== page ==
LOS ANGELES -- It is clear that, with five wins in their past six games, the Washington Bullets are becoming a good team. But Harvey Grant, who has played with some very good teams in Portland, believes there's still a step the Bullets must take.
"Right now, we don't have that killer instinct," Grant said after Thursday's 102-93 win over the Los Angeles Clippers. "And that's something we have to work on."
Had the Bullets possessed that killer instinct on Thursday, once they went up by 17 points in the third quarter against the Clippers they would have put away one of the NBA's perennially bad teams. But instead of players like Chris Webber and Juwan Howard sitting at the end of the bench enjoying a blowout, the Bullets had to scrape and claw -- even falling behind in the fourth quarter -- before coming up with the win.
This season the Bullets have generally started games well but hit cold stretches in the second half. The problem has been that when the Bullets get a lead and get into the style they generally thrive on -- the fast break -- they tend to get a bit too cute and too fancy. And too prone to turnovers: They committed nine in the fourth quarter on Thursday, eight over a five-minute stretch during which the Clippers briefly took the lead.
"We really had our chances on the break, and we didn't convert," Bullets coach Jim Lynam said. "We had about eight or nine more turnovers than we normally have. And, unfortunately, they ran off it."
Howard and Webber, who both scored 25 points, were the biggest culprits. Each had three turnovers in the fourth quarter (Howard had eight for the game), most of those coming on the break when the players tried no-look fancy passes.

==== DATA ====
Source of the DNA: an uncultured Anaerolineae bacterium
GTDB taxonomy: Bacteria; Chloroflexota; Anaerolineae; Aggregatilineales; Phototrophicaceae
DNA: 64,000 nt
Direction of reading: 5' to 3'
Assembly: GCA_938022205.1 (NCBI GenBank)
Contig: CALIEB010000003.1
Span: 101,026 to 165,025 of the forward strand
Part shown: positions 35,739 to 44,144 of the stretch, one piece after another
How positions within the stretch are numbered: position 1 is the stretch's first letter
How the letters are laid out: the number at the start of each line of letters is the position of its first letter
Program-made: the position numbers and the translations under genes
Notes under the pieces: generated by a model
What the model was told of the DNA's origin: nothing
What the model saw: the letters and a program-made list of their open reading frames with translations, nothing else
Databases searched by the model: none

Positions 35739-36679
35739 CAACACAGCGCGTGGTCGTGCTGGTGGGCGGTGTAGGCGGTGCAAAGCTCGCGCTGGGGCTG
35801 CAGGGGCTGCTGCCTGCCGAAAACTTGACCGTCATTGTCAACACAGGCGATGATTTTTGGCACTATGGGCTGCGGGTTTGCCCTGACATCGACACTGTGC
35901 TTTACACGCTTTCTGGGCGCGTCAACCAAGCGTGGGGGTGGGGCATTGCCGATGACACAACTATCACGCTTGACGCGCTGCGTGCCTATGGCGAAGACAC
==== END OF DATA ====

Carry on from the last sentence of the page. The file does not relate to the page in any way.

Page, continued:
"We were getting too fancy, including myself, and trying to make exciting plays and maybe being a little bit too unselfish," Howard said. "We have to find ways to put teams away where, with two minutes to go, we're up by 30."
That could help the Bullets in two ways: It would help control the minutes of Webber and Howard, who both played 42 minutes on Monday against Sacramento and are averaging 39.8 and 39.5 rTC minutes, respectively; and it could help the development of reserves Ben Wallace, Ashraf Amaya and Matt Fish, who can't get into games if the Bullets fail to put teams away early.
Wallace, Amaya and Fish have combined to play four minutes over the past six games. All three sat out the Clippers game.
"Once we start putting people away, we are going to be a really good team," Grant said. "The Chicagos, they get up 15 or 20 points and they put their foot on your neck. So we have to work on getting that killer instinct."
Webber said blowing teams away is the next step for a team that is, right now, simply trying to be good.
"I think we've developed an instinct to win, and that's what it's all about," Webber said. "We won [against the Clippers]. It's not going to matter two weeks later that they came back from a 17-point deficit."
Pub Date: 12/21/96